Besides, we all know that sauce, like soup, benefits from an overnight stay in the fridge, right?  Flavors melding and all that?

Yeah, see, there’s a method to my madness poor time management.

So Peeps came home from work and started the tomato-reducing early, and, meanwhile, baked a lovely loaf of rosemary-potato-sourdough bread.


And finally, it was dinner time.  We popped open one of our last bottles of our favorite Chianti – though we’d used white wine in the sauce, it just seemed to call for red wine with it.

Peeps had brought home some fresh pasta from work (why cook dry spaghetti when we have fresh, only-takes-a-minute linguine?) which was perfect with the sauce.  A grating of fresh romano cheese, and . . .

PhotobucketSo you’re wondering how it was?

We’ll be making this sauce again, and we’ll be making it a lot!  I don’t think I’m going to be able to rest unless we have a supply in the freezer.   Pretty much the only thing that’s stopped me from making this again right away was the time.

I did use more tomatoes than the original called for, and, really, I’m glad.  The sauce was meaty and just saucy enough to not be dry.

Everything blended together beautifully – the pasta and the meat and the vegetables and the tomatoes . . . and a sprinkle of cheese on top – I can’t imagine a more fulfilling meal.  Even the rosemary in the bread complemented the dish – it was probably one of the most satisfying dinners we’ve enjoyed in a long time.

Try it and tell me what you think – printable version is right here.



1. origamifreak - January 27, 2010

Does it make you feel any better to know that my nonna died before I was even born? In fact all 4 grandparents did, including the WASPs… LOL

Most Italian cooking I know how to do is self-taught. 🙂

Of COURSE that wouldn’t make me feel better! Sheesh, what kind of a creep do you think I am? 😉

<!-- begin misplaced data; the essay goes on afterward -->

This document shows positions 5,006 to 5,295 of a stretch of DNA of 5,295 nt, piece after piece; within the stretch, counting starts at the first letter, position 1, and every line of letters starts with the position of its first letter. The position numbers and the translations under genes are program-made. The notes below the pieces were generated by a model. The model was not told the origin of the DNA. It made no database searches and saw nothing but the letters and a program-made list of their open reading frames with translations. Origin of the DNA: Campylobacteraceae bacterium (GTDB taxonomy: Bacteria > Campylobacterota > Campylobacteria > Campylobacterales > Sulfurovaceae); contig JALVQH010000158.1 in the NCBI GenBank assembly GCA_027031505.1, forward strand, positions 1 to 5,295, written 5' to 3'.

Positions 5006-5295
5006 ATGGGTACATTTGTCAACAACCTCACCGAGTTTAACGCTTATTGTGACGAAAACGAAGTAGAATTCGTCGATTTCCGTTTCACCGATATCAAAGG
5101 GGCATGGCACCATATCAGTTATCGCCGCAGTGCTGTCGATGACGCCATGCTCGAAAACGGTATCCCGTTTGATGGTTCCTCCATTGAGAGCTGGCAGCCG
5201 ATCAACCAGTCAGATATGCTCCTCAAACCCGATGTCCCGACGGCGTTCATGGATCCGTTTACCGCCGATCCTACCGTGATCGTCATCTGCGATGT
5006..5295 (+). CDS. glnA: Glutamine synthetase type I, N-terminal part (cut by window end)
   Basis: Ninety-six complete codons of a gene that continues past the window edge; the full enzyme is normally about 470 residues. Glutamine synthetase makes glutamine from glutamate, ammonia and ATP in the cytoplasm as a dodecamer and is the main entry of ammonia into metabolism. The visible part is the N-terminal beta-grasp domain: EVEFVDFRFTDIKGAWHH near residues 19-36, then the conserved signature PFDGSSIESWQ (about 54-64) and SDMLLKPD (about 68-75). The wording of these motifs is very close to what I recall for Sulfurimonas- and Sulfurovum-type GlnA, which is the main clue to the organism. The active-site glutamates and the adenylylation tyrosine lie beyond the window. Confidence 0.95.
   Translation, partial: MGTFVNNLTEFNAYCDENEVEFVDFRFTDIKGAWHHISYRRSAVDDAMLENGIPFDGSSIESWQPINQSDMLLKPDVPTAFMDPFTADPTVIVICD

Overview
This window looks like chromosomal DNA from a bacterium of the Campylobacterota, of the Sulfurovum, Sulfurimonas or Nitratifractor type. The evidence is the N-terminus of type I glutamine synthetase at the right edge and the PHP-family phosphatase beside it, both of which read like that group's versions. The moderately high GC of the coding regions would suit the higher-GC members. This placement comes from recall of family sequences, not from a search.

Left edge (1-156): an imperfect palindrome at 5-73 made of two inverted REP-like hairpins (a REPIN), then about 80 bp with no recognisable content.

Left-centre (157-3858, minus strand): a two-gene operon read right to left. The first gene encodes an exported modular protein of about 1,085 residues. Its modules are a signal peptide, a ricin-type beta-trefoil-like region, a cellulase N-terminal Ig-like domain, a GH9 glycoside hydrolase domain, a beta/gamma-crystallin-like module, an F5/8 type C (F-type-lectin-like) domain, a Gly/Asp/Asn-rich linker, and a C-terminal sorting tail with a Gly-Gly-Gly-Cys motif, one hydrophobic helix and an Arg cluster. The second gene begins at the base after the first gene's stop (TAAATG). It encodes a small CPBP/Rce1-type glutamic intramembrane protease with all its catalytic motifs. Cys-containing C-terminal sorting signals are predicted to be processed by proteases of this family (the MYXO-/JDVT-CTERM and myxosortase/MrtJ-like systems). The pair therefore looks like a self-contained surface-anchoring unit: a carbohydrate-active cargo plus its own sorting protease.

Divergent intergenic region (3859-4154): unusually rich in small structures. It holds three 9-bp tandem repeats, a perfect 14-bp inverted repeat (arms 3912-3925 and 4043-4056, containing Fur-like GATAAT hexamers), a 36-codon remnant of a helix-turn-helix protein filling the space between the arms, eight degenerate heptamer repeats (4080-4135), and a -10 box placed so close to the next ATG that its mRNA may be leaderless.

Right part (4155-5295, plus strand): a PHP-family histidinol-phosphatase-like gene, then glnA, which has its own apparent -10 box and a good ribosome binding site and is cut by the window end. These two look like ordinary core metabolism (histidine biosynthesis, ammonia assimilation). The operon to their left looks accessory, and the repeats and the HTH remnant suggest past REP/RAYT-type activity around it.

And as for self-taught cooking – yeah, me too. In fact, I had something of a crash course when I was 13 – my mother ended up in the hospital for 3 weeks, then a wheelchair for a year after that . . . as the oldest of 4 (with a kitchen-impaired father) SOMEONE had to learn to cook – and fast!

origamifreak - January 27, 2010

You know what, your blog always looks so yummy, I think I’m going to nominate YOU to be my surrogate Nonna. LOL

My latest thing is baked winter squash. In the last week I’ve hacked up and baked: 1 carnival, 1 buttercup, 2 butternuts, and 1 ginormous jack-o-lantern.

And since that wasn’t enough to satisfy my squash-tooth, I bought some more buttercups that I saw at Tops, and some red kuris I saw at the Red Jacket Orchard outlet. LOL

At least we know I won’t have any beta-carotene deficiencies…

I’ve also been modifying my cranberry-orange bran muffin recipe to increase the protein. Here’s the latest version:
The fun part is cutting the orange into wedges and throwing them into the blender WITH THE PEELS ON. lol

I roasted a bunch of squash in bulk – 2 or 3 at a time – when had a spare couple of hours on the weekends, then just tossed them in the freezer. They make a great quick veggie for weeknights.

And does it matter what variety of orange you use for your muffins? It seems like something like a navel would have a much thicker skin, and bitter pithy part, than, say, a valencia. . .

origamifreak - January 28, 2010

I’ve become a squash snob, so I prefer kabocha relatives, when possible. LOL

You know, I haven’t actually checked WHICH variety of orange works best. I often use navels though – did in the last batch, anyway – and they were good. I usually blenderize them really well to make sure the peels are small, especially when making mini-muffins. It helps to do this before you add the cranberries, because otherwise those pieces get so small you can’t even see them. hehe

I’m not so picky – I like them all. 😉

2. Shawanda - January 28, 2010

This looks really good, but I’m a bit apprehensive about trying it. After hours and hours of cooking, it’d better turn out perfect. Otherwise, I’ll cry myself to sleep for screwing it up.

I know what you mean – but honestly, as long as you’ve got the patience to let it sit and do what it’s got to do, it’s pretty much fool-proof, I think.

Sorry comments are closed for this entry

%d bloggers like this: